If, in this tandem arrangement, the ends of the front wing are now swept backward and those of the rear wing swept forward in exactly the same way, so that the ends of both merge into each other, we obtain a ring-shaped wing system. It is not important whether this system is round, oval or triangular.
The aerodynamic properties of these annular airfoil systems have not yet been fully explored. However, it has been proven that it is possible to build longitudinally stable flying machines based on these systems. Some types of these airplanes showed quite remarkable flight characteristics. It is also quite possible to assume that the induced drag of annular wings is lower than that of normal wings with the same aspect ratio.
Like circular disk wings, ring wings have the remarkable property that the lift force increases steadily with the angle of attack up to relatively large angles, without any sudden stall or breakaway of the flow. In all types known so far, the maximum lift seems to be at an angle of attack of about 30°. Since such large angles of attack do not occur unintentionally during flight, it is quite understandable that airplanes with ring wings have very good flight characteristics.
Another remarkable property of the ring wing was noted by the Englishman Tilgham Richards. He found that the center of pressure of such wing systems is almost stationary during flight, or that it is possible to achieve a wandering of the center of pressure which is practically stable up to an angle of attack of 18°. In ring wings, in fact, no case of longitudinal instability has yet become known, although the center of pressure has often been moved relatively far back.”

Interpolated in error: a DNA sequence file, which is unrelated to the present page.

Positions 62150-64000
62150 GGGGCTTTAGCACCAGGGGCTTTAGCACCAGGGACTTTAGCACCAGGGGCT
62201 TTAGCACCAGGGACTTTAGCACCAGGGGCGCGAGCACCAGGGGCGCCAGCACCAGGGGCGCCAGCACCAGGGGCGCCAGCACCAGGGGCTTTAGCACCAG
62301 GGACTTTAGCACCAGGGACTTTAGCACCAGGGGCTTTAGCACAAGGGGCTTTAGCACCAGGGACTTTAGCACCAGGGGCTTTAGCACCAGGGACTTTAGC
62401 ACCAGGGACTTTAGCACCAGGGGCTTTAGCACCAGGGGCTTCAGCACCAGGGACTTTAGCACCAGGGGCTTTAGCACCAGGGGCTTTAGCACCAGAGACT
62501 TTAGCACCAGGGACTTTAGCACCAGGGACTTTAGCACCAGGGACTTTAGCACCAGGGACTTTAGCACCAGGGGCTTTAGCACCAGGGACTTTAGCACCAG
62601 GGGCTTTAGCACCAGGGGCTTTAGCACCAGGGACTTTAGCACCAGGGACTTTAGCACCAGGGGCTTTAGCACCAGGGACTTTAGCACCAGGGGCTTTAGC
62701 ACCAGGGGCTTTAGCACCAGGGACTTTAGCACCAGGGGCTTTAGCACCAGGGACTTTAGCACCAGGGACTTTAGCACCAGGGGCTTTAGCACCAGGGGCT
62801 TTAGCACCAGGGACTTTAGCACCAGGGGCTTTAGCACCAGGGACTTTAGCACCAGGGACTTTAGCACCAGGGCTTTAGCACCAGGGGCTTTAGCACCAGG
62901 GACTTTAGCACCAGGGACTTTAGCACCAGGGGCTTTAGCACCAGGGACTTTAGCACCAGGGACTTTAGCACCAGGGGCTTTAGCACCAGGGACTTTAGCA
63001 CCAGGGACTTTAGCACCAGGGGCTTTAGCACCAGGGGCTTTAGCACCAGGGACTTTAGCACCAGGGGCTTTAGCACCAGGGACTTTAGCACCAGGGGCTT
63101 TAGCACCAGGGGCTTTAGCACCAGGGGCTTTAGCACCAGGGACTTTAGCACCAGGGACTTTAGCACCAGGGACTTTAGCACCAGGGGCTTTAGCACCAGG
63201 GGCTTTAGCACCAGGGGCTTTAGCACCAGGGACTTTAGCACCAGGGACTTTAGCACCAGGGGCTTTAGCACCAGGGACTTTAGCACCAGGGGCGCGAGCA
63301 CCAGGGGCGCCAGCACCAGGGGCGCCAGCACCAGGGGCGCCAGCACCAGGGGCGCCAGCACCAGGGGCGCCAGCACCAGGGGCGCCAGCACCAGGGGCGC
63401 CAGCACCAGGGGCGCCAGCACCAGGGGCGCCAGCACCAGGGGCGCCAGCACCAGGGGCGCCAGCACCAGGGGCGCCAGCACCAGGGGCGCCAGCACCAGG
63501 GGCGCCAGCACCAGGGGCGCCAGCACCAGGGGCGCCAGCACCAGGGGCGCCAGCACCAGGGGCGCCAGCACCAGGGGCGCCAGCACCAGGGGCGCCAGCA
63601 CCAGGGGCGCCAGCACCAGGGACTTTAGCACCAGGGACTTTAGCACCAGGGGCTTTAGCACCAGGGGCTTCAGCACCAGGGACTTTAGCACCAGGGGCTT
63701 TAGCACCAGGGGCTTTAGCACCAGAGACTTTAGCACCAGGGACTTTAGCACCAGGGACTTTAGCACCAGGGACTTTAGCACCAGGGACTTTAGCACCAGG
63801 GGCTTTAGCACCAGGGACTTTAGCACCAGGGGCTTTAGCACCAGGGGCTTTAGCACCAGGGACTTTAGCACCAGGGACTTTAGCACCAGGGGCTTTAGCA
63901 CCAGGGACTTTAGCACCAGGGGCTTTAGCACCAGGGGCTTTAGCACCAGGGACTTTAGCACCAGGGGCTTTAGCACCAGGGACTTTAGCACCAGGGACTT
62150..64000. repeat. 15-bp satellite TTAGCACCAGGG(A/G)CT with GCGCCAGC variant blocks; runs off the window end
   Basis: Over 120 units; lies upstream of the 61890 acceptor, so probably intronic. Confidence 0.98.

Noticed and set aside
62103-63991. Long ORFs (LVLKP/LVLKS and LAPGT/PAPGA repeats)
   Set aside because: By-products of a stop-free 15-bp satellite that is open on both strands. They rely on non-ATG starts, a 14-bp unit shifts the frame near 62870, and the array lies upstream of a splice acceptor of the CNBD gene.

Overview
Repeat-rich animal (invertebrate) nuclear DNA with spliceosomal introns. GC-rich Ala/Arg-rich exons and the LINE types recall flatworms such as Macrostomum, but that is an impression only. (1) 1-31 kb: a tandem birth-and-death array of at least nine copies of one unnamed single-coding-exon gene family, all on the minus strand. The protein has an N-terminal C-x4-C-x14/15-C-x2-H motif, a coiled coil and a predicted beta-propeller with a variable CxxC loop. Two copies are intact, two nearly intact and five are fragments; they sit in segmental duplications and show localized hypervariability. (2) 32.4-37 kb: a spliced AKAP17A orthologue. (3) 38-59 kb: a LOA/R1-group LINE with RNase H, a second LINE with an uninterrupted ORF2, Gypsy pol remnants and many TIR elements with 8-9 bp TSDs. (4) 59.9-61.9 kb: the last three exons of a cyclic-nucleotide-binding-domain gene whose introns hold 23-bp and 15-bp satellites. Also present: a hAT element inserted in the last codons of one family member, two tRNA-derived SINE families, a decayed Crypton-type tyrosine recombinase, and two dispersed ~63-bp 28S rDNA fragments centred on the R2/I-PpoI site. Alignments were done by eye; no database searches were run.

Unfortunately, under the circumstances of the time, the first wind tunnel tests could not be carried out until 1955 in the wind tunnel of the State Mechanical Engineering School, and the theoretical investigations were also completed only very slowly, so that the construction of the large-scale design was further advanced than the scientific research and calculation of the project would have allowed in normal times. During the wind tunnel tests, it was found that the ring wing also had disadvantages compared to normal aircraft.
The longitudinal stability behavior exhibited a nasty naughtiness: In high-speed flight, the airplane had a tendency to seek the inverted position via a top-heavy moment. An improvement in the flight characteristics, possible within certain limits, led to considerable losses in flight performance because of the very small aspect ratio. These changes would have required extensive and costly modifications to the large-scale design, which was almost complete in its shell. Under these circumstances, the FVA decided not to complete the large-scale version. After another two years, the shell was smashed by the FVAers with axe blows because it took up too much space in the workshop.
Malicious tongues claim that the “ring wing” was built around a workshop pillar by mistake and therefore had to be smashed!